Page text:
Korg Monotron Classic
The Monotron, released in 2010, is Korg's first foray into the world of analog synthesis in nearly thirty years. Marketed as the "Go-Anywhere Analog," the Monotron is roughly the size and shape of a cassette tape (for those of you who know what that is). At its core, the Monotron is a (very) basic, but fun, battery powered monophonic analog synthesizer. It has one voltage-controlled oscillator that produces a saw waveform, one voltage-controlled filter, and one LFO.
Despite its apparent lack of sophistication, it is arguably quite musical. The oscillator is controlled by a small one-octave ribbon keyboard that spans a whopping 3.25 inches across the bottom of the unit. Since playing melody lines on a caterpillar-sized ribbon controller is haphazard at best, the Monotron is best suited for external audio processing and sci-fi spaceship sounds. However, the ribbon scale is adjustable, and the lowest setting scales the oscillator to track the "keyboard" printed on the ribbon. This, along with a little practice, should allow a player to perform simple melodies on the instrument. The LFO, which, like the VCO, produces a saw waveform that can be routed to modulate oscillator pitch or filter cutoff. The speed of the LFO is indicated by a blinking LED inside the rate knob.
Now, on to what may be the biggest selling point on the synth: the filter. Where to start? An entire book could be written on the MS-10/MS-20 filter, and it is difficult not to get long-winded about it. This legendary filter, now reincarnated in the Monotron, is back with its signature bite. Capable of self-oscillation, the celebrated 12 dB/oct lowpass filter is remarkably versatile and can produce a wide range of tonal variation. When paired with the aforementioned LFO, it is sure to provide endless hours of exploration and fun (often at the expense of others). "Thick" is the best term that can be used in describing its character: rich with harmonics, it is full of squeaks, gargles and howls just waiting to be unleashed through a quick jerk of the peak (resonance) knob and various tampering with the cutoff knob. An eighth-inch Aux input jack lets you apply the filter to any audio source too. The most notable limitations of the Monotron are the lack of any kind of VCA envelope generator (no ADSR here), memory and MIDI/USB options.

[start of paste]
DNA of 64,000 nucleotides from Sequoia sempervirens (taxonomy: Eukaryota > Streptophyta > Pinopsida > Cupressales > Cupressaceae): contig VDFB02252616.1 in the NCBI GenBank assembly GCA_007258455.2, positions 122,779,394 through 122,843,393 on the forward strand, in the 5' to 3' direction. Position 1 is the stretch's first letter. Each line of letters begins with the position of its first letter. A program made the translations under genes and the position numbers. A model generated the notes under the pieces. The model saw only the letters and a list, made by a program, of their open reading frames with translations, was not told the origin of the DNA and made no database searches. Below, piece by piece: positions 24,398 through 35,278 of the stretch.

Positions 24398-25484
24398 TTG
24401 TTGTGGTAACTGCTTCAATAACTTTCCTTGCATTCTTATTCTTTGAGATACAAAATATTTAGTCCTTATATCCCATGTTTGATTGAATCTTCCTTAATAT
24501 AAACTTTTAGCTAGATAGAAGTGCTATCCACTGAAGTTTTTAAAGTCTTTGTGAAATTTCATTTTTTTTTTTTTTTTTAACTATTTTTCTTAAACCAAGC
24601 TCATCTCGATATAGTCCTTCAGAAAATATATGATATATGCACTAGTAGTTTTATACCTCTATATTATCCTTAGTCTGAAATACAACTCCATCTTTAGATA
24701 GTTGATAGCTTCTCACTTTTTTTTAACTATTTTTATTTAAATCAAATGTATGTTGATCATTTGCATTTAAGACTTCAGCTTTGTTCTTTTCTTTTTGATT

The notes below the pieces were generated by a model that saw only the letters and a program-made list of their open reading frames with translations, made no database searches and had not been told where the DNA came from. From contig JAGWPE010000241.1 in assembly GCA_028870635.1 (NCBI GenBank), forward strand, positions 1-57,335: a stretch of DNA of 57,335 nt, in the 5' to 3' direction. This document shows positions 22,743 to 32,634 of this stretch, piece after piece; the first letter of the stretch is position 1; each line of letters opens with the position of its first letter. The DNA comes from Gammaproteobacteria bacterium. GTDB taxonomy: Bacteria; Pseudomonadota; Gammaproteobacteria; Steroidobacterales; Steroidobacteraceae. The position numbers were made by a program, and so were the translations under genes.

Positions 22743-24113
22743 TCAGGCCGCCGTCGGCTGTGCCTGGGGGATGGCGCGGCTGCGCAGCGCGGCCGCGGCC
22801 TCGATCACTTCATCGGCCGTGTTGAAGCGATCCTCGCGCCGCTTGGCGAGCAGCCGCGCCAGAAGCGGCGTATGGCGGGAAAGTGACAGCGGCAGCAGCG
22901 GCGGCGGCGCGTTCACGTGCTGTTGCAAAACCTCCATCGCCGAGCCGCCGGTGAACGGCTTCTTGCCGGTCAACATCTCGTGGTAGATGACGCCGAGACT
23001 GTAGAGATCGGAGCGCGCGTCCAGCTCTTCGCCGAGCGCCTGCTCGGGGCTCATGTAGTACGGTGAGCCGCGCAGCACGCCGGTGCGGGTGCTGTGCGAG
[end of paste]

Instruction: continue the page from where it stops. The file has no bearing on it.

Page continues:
Korg Monotron Duo
The Classic Monotron has been followed up by three siblings: the Monotron Duo, which adds a second VCO and X-MOD capabilities to the mix; the Monotron Delay, which, in addition to its analog oscillator, filter, and LFO, adds a (digital) "Space Delay"; and the Monotribe, which is essentially an expanded Monotron with a VCO capable of producing not just a saw wave, but also square and triangle waves. It also includes a 16-step sequencer and analog drum machine.
Korg Monotron Delay
The Monotron's simplicity, price (around $50), and size make it ideal for anyone who wishes to learn the basic concepts of analog synthesis without blowing even a modest budget. Sure, the Monotron may look like a toy to some. But where else can you get a Korg MS-20 analog filter, and then some, for around $50? It makes a perfect pocket synth/analog effect unit. Being battery powered and equipped with a built-in speaker, you can take it anywhere for processing audio, or just having fun creating analog synth sounds. In fact, they are inexpensive enough that it could be worth getting a couple, allowing for some polyphonic synth action or processing. The little Monotron series are really a useful addition to any musicians tool box...or pocket.
Demos & Media
Monotron Classic: 2010
Monotron Duo: 2011
Monotron Delay: 2011
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